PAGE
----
Factors affecting the delivery of family‐centered care in pediatric oncology Journal Articles uri icon

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  • AbstractBackgroundThe provision of family‐centered care (FCC) emphasizes a partnership between parents and health‐care providers so that families are involved in every aspect of services for their child. Our study examines factors related to parental perception of the family‐centeredness of pediatric oncology services.ProcedureThis Canadian multi‐institutional cross‐sectional study included children with cancer receiving active treatment. One parent from each family provided information about the child, parent/family demographics, diagnosis, and treatment. FCC was measured with the MPOC‐20, a valid and reliable tool in the pediatric oncology setting that consists of two subscales: “Family‐Centered Service” and “Providing General Information.” Logistic multiple regression analyses were used to identify factors that were associated with lower ratings of FCC for each subscale.ResultsCompleted questionnaires were received back from 411 parents, giving an overall response rate of 80%. Worse perceived prognosis and worse parental psychosocial health were associated with less favorable ratings for both MPOC‐20 subscales. In addition, parents who were not married or living common‐law scored lower ratings for the Family‐Centered Services subscale, whereas scores for the Provision of General Information subscale differed depending on the treatment facility at which the child received care.ConclusionsOur study identified child/parent factors and health‐care delivery factors associated with FCC provided in the pediatric oncology setting. These results could be used as the starting point for future research looking at optimization of the FCC process. Pediatr Blood Cancer 2009;53:1079–1085. © 2009 Wiley‐Liss, Inc.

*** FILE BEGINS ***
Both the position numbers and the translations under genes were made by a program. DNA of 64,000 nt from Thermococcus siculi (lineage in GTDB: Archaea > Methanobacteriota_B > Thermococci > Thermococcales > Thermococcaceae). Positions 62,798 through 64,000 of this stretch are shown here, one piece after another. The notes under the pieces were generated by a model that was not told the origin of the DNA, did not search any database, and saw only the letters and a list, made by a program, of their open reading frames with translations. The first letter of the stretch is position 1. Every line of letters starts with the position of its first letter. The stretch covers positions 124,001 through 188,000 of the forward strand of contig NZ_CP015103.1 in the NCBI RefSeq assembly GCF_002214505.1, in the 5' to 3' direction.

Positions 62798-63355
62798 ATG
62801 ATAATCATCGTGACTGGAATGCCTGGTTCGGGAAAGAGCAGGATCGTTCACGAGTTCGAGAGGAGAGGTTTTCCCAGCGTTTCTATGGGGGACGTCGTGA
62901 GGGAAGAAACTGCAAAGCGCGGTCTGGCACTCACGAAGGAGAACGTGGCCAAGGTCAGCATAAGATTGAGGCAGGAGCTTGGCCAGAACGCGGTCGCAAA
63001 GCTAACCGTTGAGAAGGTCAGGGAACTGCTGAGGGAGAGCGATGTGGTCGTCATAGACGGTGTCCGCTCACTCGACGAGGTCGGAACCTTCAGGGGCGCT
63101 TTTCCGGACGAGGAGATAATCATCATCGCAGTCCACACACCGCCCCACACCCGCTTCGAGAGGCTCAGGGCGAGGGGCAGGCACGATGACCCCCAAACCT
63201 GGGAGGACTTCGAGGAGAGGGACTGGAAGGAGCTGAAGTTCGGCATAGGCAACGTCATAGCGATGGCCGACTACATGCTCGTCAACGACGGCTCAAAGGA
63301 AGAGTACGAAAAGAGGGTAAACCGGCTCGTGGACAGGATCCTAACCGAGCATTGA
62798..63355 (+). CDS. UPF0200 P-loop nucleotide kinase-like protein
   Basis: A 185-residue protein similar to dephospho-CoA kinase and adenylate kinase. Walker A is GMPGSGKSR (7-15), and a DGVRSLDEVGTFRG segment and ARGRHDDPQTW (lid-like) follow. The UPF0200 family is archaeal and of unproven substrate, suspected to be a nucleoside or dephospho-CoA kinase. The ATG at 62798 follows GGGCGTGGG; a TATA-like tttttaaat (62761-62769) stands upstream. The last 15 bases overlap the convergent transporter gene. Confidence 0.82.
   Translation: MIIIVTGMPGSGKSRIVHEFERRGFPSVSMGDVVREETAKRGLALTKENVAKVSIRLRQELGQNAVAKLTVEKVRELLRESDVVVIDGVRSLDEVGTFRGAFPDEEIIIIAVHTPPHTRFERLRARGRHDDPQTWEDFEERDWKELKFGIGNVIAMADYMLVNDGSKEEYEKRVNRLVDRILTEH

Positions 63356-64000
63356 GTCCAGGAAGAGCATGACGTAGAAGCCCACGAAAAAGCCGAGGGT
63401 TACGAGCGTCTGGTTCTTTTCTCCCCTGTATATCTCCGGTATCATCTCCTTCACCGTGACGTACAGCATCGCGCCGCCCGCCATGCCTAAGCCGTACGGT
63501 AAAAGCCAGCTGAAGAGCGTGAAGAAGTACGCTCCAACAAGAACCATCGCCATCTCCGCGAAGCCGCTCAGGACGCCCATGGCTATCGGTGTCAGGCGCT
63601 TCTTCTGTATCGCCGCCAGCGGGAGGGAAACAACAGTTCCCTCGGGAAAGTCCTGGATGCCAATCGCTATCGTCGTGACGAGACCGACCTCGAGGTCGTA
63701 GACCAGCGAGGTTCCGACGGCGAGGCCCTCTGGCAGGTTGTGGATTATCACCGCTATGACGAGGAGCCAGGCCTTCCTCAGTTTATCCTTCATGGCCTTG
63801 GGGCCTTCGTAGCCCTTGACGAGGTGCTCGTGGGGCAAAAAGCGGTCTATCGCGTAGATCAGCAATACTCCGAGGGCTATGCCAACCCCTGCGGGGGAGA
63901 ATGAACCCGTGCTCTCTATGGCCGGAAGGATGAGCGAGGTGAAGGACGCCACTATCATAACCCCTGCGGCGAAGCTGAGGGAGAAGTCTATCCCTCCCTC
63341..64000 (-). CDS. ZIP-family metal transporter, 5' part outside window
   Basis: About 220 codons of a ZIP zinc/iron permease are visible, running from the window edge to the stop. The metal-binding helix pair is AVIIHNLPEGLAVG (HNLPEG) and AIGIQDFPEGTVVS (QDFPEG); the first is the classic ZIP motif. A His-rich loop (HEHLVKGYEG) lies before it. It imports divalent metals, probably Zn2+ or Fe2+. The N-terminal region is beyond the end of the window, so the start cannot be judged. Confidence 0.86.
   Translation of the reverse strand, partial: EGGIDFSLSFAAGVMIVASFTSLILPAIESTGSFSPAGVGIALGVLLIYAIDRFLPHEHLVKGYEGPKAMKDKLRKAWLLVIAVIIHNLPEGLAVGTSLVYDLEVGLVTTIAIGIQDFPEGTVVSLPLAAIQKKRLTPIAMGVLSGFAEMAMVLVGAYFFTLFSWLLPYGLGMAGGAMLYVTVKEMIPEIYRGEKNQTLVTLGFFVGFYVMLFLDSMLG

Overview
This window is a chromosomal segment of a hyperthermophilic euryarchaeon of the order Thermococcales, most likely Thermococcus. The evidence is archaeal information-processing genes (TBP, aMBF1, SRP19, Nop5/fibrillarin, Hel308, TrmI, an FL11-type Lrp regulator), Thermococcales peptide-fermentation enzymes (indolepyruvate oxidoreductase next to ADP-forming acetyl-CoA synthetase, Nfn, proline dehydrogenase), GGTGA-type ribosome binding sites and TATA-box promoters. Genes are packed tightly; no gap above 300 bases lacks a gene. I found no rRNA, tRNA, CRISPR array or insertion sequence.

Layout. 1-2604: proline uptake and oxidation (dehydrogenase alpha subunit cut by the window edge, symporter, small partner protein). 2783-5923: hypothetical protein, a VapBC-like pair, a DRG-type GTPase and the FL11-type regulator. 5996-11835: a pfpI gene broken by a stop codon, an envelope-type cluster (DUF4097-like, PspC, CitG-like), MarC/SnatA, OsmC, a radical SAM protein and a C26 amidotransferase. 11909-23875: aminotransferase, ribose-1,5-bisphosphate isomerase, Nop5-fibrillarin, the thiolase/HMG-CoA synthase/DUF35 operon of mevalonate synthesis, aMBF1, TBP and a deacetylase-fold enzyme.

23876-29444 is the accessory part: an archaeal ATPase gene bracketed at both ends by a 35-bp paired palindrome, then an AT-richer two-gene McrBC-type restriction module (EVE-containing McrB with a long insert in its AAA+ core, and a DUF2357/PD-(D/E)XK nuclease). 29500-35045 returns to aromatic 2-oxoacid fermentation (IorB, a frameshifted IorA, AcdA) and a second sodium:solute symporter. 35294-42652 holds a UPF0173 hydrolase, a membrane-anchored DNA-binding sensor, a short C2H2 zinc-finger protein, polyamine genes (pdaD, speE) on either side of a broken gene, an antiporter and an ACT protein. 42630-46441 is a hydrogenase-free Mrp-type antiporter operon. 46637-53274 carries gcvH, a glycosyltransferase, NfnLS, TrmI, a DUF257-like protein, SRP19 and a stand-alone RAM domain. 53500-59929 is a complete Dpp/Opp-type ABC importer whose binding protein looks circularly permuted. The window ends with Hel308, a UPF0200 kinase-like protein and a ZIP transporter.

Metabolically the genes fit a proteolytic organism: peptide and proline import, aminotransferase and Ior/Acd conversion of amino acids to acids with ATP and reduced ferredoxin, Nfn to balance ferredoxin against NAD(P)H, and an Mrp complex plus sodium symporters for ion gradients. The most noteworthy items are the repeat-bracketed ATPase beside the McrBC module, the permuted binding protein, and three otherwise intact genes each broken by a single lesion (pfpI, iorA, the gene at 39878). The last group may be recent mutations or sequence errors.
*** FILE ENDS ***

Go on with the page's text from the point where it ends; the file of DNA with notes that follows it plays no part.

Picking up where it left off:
• Dix, David B
  • Klassen, Anne
  • Papsdorf, Michael
  • Klaassen, Robert J
  • Pritchard, Sheila
  • Sung, Lillian

publication date

  • December 2009